"The Life of Sir James Fitzjames Stephen, Bart., K.C.S.I." by Sir Leslie Stephen
In Paris and London the military critics wrote optimistically that the Germans were marching into a trap.
"The Story of the Great War, Volume II (of VIII)" by Various
It is the domain of criticism.
"Introduction to the Study of History" by Charles V. Langlois
The critics laughed me to distraction.
"Melomaniacs" by James Huneker
When the dispute had reached a critical stage a bill was introduced in the Imperial parliament to unite them.
"The Fathers of Confederation" by A. H. U. Colquhoun
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In poetry:

Every critic in the town
Runs the minor poet down;
Every critic—don't you know it?
Is himself a minor poet.
"A Coincidence" by Robert Fuller Murray
She saw him mark for the first time,
With critic eye,
What five years’ heavy toil had done
’Neath roof and sky.
"The Selector’s Wife" by Mary Eliza Fullerton
Time's the Master Critic,
Only he can say
What, among these verses,
Good and bad and worse is --
What will live for aye.
"Poem" by Bert Leston Taylor
The Critic grieves at Virtue's loss,
And rails at Evil's stride,
But Love still holds aloft the Cross,
And shows the Crucified.
"To M.P." by John Lawson Stoddard
Yet critics say (a friendly stock)
That, though it's evident I try,
Yet even I can barely mock
The glimmer of his wondrous eye!
"An Unfortunate Likeness" by William Schwenck Gilbert
Shall they bask in sunny rays?
Shall they feed on sugared praise?
Shall they stick with tangled feet
On the critic's poisoned sheet?
"Opening The Window" by Oliver Wendell Holmes

In news:

An outcry of criticism forced the German shoe maker to abandon a high-top sneakers that featured rubber shackles.
Bell Canada Responds to $3.38 Billion Astral Deal Critics by Opening Wallet.
The Inspector General of the US Veterans Affairs Department has issued a report highly critical of emergency call handling by the Department of Veterans Affairs Healthcare System in San Diego.
Authorities say a student who was shot and critically wounded on the first day of classes at a Baltimore County high school was shot at random .
Efficient logistics and transportation play critical roles in the food distribution proces.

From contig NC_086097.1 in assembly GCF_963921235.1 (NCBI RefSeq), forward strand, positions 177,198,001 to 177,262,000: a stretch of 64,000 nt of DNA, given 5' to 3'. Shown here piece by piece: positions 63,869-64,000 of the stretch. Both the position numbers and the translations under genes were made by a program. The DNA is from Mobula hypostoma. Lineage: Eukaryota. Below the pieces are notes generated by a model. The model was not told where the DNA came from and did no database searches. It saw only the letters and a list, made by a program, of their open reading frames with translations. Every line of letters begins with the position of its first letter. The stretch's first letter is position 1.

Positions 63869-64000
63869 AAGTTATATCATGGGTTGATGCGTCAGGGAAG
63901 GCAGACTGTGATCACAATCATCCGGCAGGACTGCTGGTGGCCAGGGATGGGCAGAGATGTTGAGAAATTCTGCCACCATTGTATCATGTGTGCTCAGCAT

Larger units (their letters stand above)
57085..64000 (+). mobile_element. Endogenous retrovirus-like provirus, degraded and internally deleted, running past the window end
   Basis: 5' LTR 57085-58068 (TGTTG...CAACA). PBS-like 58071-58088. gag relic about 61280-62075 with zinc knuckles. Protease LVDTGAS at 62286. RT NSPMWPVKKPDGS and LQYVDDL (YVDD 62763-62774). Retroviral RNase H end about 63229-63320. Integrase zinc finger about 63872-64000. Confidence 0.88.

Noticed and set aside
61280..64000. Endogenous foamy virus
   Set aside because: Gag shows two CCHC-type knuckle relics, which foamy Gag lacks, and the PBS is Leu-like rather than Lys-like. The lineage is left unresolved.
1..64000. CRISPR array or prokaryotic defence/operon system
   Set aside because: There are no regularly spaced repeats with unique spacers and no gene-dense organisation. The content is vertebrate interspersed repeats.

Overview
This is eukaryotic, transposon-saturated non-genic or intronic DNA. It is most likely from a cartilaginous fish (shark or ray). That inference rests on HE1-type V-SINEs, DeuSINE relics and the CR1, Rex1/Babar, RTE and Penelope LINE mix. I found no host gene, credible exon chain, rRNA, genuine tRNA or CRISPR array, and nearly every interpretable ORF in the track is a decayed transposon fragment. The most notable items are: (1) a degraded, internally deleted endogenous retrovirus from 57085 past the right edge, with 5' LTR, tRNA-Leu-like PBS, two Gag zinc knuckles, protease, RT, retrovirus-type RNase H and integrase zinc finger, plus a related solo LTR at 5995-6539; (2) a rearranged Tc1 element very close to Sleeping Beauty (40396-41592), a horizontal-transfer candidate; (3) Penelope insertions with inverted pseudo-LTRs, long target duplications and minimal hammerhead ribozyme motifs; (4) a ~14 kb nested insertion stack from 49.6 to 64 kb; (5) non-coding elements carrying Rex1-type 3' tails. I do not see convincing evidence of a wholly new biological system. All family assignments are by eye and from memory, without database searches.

A new book about the atomic destruction of Hiroshima has won critical acclaim with its heartbreaking portrayals of the bomb's survivors and is set to be made into a movie by James Cameron.
Critics worry about mini-black holes, strangelets.
Older adults who say they've had a life-changing religious experience are more likely to have a greater decrease in size of the hippocampus, the part of the brain critical to learning and memory, new research finds.
A United Nations report titled the "Human Right to Safe Drinking Water and Sanitation" is critical of California.
A president can't ignore his critics unless he has a reliable sense of himself.
Chris Brown to Taliban costume critics: 'Get over it'.
An auctioneer 's performance two weeks ago at a Northampton borough-sponsored event has drawn sharp criticism from the mayor and a member of council.
Auditor general criticizes education spending priorities.
Ruskin knew Mr Fellows's kind of critic.
Sometimes was that kind of critic (as in Modern Painters II)—the one who throws up depth on depth of scaffolding before the cathedral, then swings and scrambles like a monkey through all the pipework.
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In science:

Thus, if, in principle, critical exponents can be determined from the diagrammatic perturbation theory at n → 0, then, in this limit, the critical exponents for the random model are the same as for the pure model.
Critical behavior of n-vector model with quenched randomness
In his analysis of this type of random field system with anistropic mode softening, Toh predicts changes to the upper critical dimension, thus modifying the values of critical exponents at d = 3.
Crossover from classical to random-field critical exponents in As-doped TbVO4
With these assumptions, the equations of motion following from the relative action have interesting solutions, whose interpretation may give some insight into their field theory duals, and eventually provide hints in favor of the consistency of either critical or even non-critical Type 0 string theory.
AdS/CFT Correspondence and Type 0 String Theory
Can such an enormous simplification of the real problem describe empirical data? A similar puzzle occurred in the theory of critical phenomena, in which the critical behavior does not depend on the detailed dynamics of the theory.
Random Matrix Theory and Chiral Symmetry in QCD
The critical dimension at the tricritical point of such theories is three, so that mean field theory, and therefore RMT, describes the correct critical behavior at this point.
Random Matrix Theory and Chiral Symmetry in QCD